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Pop: The Question

Governor Paterson recently proposed an 18 percent “obesity tax” on non-diet soft drinks. We asked chefs and restaurateurs if they’re for or against the measure, and what they would tax instead.

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Gabrielle Hamilton
Chef-Owner, Prune
I question the idea of legislating or taxing the “symptom” and not addressing the root problem. A well-timed ice-cold Coca-Cola is one of life’s greatest taste and sensory experiences: the way it makes your eyes sting and tear up, and the back of your throat gets that chalky moment as good or better even than some of the highest tannins in a big red wine, and then the full sugar and caffeine rush that completely cures what ails you. I’m not saying every day and I’m not saying three a day. I mean one perfectly placed Coke in your week. Pragmatically speaking, if we imposed a tax on the 50 billion places now hawking small plates, handcrafted artisanal cocktails with antique bitters, house-cured salumi, and featuring servers who call the customer “dude” or “bro” while texting on their cell phones, we could probably put enough dough in the state till to end obesity for generations.

Drew Nieporent
Owner, Corton, Nobu
Love the guv, hate the tax. Tax people who make reservations in restaurants and don’t show up or call to cancel.

David Lynch
General Manager, the John Dory
That’s higher than the capital-gains rate, but I guess I’d rather have another random sin tax than a hike in property-tax rates. Enforcement/implementation would be tricky, but I’m sure there’d be widespread support in the restaurant industry for a “no show” tax. I’d tax any hard-alcohol drinks ordered served in stemmed wineglasses. I’d tax apple-tinis, espresso-tinis, and all other non-martini martinis. And any cappuccinos ordered for anything but breakfast.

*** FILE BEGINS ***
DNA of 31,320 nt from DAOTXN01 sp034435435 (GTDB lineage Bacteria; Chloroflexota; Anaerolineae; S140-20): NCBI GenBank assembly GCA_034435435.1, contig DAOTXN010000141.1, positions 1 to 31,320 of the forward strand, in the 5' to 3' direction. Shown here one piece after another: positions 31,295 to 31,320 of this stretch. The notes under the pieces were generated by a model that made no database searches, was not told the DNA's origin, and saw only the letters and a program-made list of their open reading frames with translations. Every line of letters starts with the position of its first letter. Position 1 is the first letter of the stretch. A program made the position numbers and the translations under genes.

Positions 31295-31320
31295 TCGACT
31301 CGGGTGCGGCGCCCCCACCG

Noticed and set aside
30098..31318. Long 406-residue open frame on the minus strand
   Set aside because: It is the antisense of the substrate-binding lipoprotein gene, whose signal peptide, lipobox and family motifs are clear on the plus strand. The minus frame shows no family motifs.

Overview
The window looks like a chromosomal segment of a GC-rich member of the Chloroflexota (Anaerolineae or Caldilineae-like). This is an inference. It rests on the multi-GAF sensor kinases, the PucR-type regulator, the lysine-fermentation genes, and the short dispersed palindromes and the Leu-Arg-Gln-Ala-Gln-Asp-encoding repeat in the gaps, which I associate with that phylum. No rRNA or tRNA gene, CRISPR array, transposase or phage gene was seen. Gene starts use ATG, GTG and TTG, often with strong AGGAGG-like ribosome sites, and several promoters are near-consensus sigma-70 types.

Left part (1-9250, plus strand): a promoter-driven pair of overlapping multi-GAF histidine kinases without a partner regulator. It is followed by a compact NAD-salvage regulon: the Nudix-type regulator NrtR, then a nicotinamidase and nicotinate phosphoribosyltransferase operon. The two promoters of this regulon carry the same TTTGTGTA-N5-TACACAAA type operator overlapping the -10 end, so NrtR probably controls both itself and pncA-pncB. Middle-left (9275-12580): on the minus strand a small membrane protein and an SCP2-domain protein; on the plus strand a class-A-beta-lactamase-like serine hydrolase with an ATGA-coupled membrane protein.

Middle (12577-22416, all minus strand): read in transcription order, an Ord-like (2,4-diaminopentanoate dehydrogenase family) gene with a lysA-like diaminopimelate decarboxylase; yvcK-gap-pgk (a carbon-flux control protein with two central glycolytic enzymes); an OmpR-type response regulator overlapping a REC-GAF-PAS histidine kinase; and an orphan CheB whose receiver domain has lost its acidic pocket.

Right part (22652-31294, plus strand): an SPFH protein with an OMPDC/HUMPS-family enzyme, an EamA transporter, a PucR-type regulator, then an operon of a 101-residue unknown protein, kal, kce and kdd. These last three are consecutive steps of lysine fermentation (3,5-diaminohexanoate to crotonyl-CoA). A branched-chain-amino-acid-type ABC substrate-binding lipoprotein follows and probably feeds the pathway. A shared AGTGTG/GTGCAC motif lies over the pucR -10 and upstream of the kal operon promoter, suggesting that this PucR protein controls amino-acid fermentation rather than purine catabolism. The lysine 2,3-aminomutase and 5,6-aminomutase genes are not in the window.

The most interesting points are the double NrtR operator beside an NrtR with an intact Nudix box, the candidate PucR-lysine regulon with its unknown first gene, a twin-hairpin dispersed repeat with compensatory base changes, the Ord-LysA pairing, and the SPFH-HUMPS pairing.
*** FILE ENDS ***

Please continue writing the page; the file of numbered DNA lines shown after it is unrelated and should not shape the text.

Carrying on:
Christina Tosi,
Chef, Momofuku Bakery & Milk Bar
Against! Soda is my soul mate and one of the beautiful, simple pleasures in life, especially when paired with a bag of chips, a sack of candy, or a slice of pizza. The truth is, I would pay triple for carbonated sugar water. I’d tax not ordering dessert.

Jim Lahey,
Owner, Sullivan St Bakery, Co.
How absolutely absurd. There should be a foie gras tax as well. Smoking suppresses hunger. Sex is a great calorie burner; how about tax incentives to have more sex? I would impose a tax on any diner who asks that their meal be deconstructed (pasta or pizza with sauce on the side, salad without dressing). All the monies would be used to fund training centers and group therapy for frustrated chefs and servers.


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